Inquiry into medical research papers

Click to follow
The Independent Online
LIZ HUNT

Medical Correspondent

A senior gynaecologist, who was last week found guilty of scientific fraud and was struck off the medical register, is at the centre of a new inquiry into his previous research activities.

St George's Hospital Medical School in London yesterday confirmed that it is investigating 23 medical papers written or co-written by Malcolm Pearce, a former senior consultant. The papers appeared in leading journals, including the Lancet and the British Medical Journal.

News of the inquiry came as confidential report into the Pearce case by the Royal College of Obstetricians and Gynaecologists reveals a damning catalogue of lax procedures in which college editors effectively agreed over a glass of champagne to publish one of Mr Pearce's papers in its journal. The research was later shown to be fraudulent. There is no suggestion that any of the editors were aware of this.

Dr Stephen Lock, a former editor of the BMJ said: "The time has come for Britain to abandon its lax approach to scientific fraud." He criticised the "amateurism" that allowed suspect research to be published.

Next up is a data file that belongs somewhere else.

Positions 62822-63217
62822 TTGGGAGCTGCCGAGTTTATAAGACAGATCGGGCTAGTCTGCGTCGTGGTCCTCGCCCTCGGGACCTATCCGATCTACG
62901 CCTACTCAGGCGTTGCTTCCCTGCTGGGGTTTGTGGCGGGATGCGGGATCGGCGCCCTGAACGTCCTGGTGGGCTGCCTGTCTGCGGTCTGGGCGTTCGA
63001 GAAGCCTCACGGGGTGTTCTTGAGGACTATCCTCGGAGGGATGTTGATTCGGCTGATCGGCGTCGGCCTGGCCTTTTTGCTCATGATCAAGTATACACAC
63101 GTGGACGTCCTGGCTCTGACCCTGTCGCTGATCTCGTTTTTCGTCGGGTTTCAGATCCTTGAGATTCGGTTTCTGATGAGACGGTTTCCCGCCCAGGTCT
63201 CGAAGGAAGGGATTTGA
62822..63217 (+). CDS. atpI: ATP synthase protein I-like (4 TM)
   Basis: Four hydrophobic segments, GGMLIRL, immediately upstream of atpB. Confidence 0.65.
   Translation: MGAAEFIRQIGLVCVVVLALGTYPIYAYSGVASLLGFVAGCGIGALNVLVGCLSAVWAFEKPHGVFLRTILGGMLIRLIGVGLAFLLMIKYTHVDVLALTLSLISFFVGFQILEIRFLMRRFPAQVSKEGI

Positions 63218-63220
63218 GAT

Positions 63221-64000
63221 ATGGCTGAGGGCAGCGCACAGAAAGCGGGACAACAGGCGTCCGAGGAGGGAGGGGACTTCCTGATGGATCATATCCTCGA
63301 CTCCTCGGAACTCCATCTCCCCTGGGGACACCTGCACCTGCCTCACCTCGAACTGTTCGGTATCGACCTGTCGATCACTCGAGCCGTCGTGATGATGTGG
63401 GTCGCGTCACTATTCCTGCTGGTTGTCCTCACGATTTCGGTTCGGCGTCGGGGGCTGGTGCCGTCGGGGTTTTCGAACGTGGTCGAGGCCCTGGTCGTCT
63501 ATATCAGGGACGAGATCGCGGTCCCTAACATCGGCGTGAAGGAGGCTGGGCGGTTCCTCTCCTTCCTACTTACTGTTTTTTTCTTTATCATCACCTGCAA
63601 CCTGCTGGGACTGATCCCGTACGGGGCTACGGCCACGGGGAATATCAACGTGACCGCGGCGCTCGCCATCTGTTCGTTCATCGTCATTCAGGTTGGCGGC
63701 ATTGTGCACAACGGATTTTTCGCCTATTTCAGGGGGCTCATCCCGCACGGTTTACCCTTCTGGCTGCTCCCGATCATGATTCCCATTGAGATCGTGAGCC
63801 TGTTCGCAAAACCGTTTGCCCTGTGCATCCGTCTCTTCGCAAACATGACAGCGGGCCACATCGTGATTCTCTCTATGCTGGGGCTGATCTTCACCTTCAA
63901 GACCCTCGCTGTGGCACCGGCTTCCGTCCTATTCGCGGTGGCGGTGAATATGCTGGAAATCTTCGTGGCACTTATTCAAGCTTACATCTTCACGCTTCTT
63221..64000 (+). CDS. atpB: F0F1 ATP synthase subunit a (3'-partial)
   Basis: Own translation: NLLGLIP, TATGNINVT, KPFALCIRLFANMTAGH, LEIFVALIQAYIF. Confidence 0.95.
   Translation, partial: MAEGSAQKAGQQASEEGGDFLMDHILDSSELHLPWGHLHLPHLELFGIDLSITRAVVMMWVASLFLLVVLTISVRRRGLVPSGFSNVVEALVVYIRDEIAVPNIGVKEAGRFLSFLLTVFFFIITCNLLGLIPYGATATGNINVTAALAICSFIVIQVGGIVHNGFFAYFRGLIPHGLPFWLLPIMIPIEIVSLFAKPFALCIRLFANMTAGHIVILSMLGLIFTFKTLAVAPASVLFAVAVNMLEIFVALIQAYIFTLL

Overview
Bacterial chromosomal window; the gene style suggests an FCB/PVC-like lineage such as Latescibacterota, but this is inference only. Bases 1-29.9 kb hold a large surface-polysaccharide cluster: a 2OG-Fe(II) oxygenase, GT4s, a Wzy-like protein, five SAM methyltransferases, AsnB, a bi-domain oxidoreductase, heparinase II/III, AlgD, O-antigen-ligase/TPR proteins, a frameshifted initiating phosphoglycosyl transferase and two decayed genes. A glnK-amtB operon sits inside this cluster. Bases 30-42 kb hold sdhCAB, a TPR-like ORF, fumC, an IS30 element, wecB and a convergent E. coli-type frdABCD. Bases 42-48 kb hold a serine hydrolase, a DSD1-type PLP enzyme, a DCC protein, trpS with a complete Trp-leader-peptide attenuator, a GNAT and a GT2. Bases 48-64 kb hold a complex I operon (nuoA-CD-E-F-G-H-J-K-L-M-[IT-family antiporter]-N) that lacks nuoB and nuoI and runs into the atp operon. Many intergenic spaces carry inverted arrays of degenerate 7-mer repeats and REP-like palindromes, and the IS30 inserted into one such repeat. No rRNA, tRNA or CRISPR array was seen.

Two papers with Malcolm Pearce as lead author appeared in the Royal College's own publication, the British Journal of Obstetrics and Gynaecology, in August 1994. Mr Pearce was an editor of the Journal, and Professor Geoffrey Chamberlain, his department head at St George's, was its editor-in-chief and president of the college. He later resigned from both posts.

One paper described a pioneering operation to relocate an ectopic pregnancy, resulting in the birth of a healthy baby. The woman had in fact miscarried shortly after the operation. Three days elapsed between Mr Pearce's submission of the case details and its acceptance, and three months between acceptance and publication, the college report found. The average time gap for similar submissions is considerably longer.

The second paper carried results of a trial using a hormonal treatment for recurrent miscarriage. The trial never took place. The college report identifies several areas of concern.

Comments